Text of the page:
Ted Stepien

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Ted Stepien
Born Theodore Stepien
(1925-06-09)June 9, 1925
Pittsburgh, Pennsylvania, U.S.
Died September 10, 2007(2007-09-10) (aged 82)
Cleveland, Ohio, U.S.
Occupation businessman, sports franchise owner, entrepreneur
Years active 1981–83 as owner of NBA's Cleveland Cavaliers
Founder and Commissioner, United Pro Basketball League, 2003–07

Theodore J. "Ted" Stepien (June 9, 1925 – September 10, 2007) was the owner of the National Basketball Association's Cleveland Cavaliers from 1980 to 1983. After becoming wealthy as the founder of Nationwide Advertising Service, Stepien purchased the Cavaliers on April 12, 1980.[1] A December 6, 1982 article in The New York Times described the Cavaliers during Stepien's ownership as "the worst club and most poorly run franchise in professional basketball."[2]

NBA owner[edit]

Stepien raised eyebrows when he introduced a scantily clad (by the NBA's then standards) dance team known as "The Teddy Bears".[citation needed] On the court, Stepien installed Bill Musselman as the team's head coach. Musselman, who coached the University of Minnesota to the 1972 Big Ten championship, the school's first in 53 years, compiled a 25–46 record with the Cavs before Stepien fired him.

Stepien thought he could quickly assemble a competitive team, but proved to be a poor judge of basketball talent. He spent the then lavish sum of $2 million on salaries for Scott Wedman, James Edwards and Bobby Wilkerson. While satisfactory role players (Wedman had been an All-Star but was injured and on the downside of his career), none were the stars Stepien envisioned them to be.

In an interview in December 1980, Stepien said, "No team should be all white and no team should be all black, either. That's what bothers me about the NBA: You've got a situation here where blacks represent little more than 5 percent of the market, yet most teams are at least 75 percent black and the New York Knicks are 100 percent black. Teams with that kind of makeup can't possibly draw from a suitable cross section of fans." He also said that "blacks don't buy many tickets and they don't buy many of the products advertised on TV. Let's face it, running an NBA team is like running any other business and those kind of factors have to be considered." He described his Cavaliers at that time — consisting of six whites and five blacks — as "a balanced team racially, and that's a good reflection on our society because it's balanced too." He described himself as "really big on desegregation" and "for a totally integrated society."[3]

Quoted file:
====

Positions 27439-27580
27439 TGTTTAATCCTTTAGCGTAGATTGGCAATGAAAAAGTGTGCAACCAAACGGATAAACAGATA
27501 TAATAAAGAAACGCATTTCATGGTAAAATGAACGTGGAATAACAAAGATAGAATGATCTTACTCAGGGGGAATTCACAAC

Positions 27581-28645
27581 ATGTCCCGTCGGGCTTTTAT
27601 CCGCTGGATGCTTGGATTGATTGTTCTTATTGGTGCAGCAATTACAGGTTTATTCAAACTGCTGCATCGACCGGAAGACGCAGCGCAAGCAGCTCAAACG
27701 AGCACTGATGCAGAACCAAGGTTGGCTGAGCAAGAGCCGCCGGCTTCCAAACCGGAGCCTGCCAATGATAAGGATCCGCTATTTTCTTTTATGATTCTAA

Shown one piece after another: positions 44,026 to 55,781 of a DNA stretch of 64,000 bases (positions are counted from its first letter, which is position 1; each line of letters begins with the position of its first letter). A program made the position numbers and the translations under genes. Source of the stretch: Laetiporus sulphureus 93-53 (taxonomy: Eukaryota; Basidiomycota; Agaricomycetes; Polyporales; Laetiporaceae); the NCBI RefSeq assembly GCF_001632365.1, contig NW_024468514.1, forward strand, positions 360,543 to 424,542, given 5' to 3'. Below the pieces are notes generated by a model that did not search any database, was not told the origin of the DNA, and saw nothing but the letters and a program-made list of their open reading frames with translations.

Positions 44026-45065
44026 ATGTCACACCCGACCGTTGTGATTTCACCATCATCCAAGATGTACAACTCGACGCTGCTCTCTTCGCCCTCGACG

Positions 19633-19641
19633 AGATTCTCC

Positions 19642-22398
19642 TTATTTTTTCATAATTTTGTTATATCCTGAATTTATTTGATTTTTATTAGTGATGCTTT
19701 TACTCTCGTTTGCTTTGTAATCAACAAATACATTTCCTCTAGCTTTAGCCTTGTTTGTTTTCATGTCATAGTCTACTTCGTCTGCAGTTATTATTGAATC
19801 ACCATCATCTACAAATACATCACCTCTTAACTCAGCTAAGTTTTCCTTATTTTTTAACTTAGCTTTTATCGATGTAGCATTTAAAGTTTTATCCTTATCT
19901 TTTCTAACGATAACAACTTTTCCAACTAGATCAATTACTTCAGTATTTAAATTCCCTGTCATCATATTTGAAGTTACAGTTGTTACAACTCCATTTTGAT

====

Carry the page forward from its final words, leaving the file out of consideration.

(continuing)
In the last days of the 1980–81 season, Stepien made headlines by firing popular team play by play announcer Joe Tait, replacing him with Paul Porter. Stepien claimed that "announcers were a dime a dozen", but it is widely believed that Tait was fired due to his on-air criticism of Stepien's ownership. This was also believed to be the reason that Stepien moved the Cavaliers games from WWWE (3WE) 1100AM (featuring Stepien critic Pete Franklin) to WBBG 1260AM.

By this time, Stepien's popularity in Cleveland was at an all-time low.[4] The team was referred to locally at this time as the "Cleveland Cadavers". For the final home game of the 1981 season, the largest Cavaliers crowd in two years showed up to honor Tait and heap abuse on the Cavs' now-despised owner. The angry crowd used the occasion to not only show support for the broadcaster Stepien was running out of town, but also voice their discontent over the fact that Stepien was staying behind to run the team.[5]

Over the course of the 1981–82 season alone, Stepien fired three head coaches and hired four: Don Delaney, who had taken over for Musselman with 11 games remaining in the 1980–81 season; assistant coach Bob Kloppenburg, who filled in for a game after Stepien relieved Delaney of his duties; Chuck Daly, who left the Philadelphia 76ers where he had been an assistant to take over as head coach of the Cavs, who went 9–32 with him at the helm; and Musselman, who returned to the bench after serving as the team's director of player personnel since being fired the previous season.